Brown Secures Agreement with American Spirit Cigarettes Maker over Alleged Misleading Marketing of Organic Tobacco Products
Los Angeles—Attorney General Edmund G. Brown Jr. today announced that his office has secured an agreement with Santa Fe Natural Tobacco Company, Inc., the manufacturer of American Spirit tobacco products, that requires the company to clearly disclose that its organic tobacco is “no safer or healthier” than other tobacco products.
Attorneys general from 32 other states and the District of Columbia signed onto today’s agreement.
“Stamping an organic label on tobacco products is ultimately a distinction without a difference—organic or not, cigarettes are bad for your health,” Brown said. “Today’s settlement with Santa Fe Natural Tobacco Company ensures that all future advertisements make it clear that organic tobacco is no safer or healthier.”
Today’s agreement follows Brown’s contention that Santa Fe Natural Tobacco Company may have misled consumers in advertising its “organic” or “100% organic” Natural American Spirit cigarettes and roll-your-own tobacco and pouches, leading consumers to believe these products were less harmful than other tobacco products. There is currently no competent or reliable scientific evidence to support this conclusion.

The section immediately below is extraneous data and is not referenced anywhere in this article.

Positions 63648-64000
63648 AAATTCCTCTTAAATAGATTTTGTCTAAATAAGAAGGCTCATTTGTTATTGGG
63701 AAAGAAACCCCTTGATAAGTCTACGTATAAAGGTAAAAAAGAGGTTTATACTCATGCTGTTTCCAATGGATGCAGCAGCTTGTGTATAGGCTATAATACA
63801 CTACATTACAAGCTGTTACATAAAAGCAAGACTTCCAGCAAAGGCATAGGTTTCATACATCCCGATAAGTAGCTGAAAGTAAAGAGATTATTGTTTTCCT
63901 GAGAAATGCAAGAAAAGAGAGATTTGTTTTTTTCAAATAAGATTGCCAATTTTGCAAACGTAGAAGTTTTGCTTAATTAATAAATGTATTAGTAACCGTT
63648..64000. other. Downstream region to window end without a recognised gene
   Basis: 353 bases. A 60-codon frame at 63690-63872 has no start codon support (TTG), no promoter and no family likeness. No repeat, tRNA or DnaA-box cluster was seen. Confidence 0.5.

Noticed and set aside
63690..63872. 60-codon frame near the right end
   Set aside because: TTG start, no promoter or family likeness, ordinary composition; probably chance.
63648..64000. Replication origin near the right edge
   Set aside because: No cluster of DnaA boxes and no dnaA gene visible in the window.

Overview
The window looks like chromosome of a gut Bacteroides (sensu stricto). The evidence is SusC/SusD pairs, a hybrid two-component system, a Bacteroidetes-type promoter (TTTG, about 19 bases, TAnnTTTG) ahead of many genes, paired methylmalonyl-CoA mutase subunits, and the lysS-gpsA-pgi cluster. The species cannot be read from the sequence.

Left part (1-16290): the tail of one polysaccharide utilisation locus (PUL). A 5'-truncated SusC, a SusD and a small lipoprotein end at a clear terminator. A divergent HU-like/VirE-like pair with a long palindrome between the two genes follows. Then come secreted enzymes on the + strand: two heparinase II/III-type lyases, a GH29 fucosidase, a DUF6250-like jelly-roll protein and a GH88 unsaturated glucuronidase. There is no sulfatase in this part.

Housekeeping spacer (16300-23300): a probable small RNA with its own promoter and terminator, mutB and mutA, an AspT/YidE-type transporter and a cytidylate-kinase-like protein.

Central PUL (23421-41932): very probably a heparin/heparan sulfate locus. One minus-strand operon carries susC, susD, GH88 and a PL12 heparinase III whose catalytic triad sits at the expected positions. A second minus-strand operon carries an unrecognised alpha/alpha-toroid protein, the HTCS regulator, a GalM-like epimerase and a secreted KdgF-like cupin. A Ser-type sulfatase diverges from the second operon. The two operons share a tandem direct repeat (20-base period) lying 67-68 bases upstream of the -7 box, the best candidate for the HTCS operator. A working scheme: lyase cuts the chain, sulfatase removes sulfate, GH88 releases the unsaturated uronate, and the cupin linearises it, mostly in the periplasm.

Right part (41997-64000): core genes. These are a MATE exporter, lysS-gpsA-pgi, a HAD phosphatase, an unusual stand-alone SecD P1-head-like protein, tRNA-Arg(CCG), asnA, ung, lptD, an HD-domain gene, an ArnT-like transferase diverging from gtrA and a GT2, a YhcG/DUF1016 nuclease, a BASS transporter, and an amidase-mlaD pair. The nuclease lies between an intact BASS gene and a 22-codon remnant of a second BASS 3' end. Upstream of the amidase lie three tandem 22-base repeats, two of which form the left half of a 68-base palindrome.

Under the terms of the agreement, all advertisements will clearly and prominently feature the following warnings:
• For Natural American Spirit organic cigarettes: “Organic tobacco does NOT mean safer cigarettes.”
• For Natural American Spirit organic roll-your-own or pouch tobacco: “Organic tobacco does NOT mean safer tobacco.”
Santa Fe Natural Tobacco Company has until April 1, 2010 to meet these requirements in the placement of future advertising. All tobacco retailers selling these products must be contacted and instructed to dispose of old advertisements that do not feature these disclosures once updated advertisements and point of sale materials are received.
Organic tobacco is certified under the U.S. Department of Agriculture’s National Organic Program. To receive organic certification, tobacco farmers have to follow a strict, labor-intensive growing regimen. Certified organic tobacco is grown without the use of pesticides and fertilizers prohibited under the program.
Thirty-two other attorneys general signed onto Brown’s agreement today from the following states: Arizona, Arkansas, Colorado, Connecticut, Delaware, Georgia, Hawaii, Idaho, Illinois, Iowa, Kansas, Kentucky, Louisiana, Maine, Maryland, Massachusetts, Montana, Nebraska, Nevada, New Jersey, New Mexico, New York, North Carolina, Ohio, Oregon, Pennsylvania, Tennessee, South Dakota, Vermont, Washington, West Virginia and Wisconsin. Additionally, the attorney general of the District of Columbia signed onto the agreement.
Brown’s agreement with Santa Fe Natural Tobacco Company, Inc. is attached.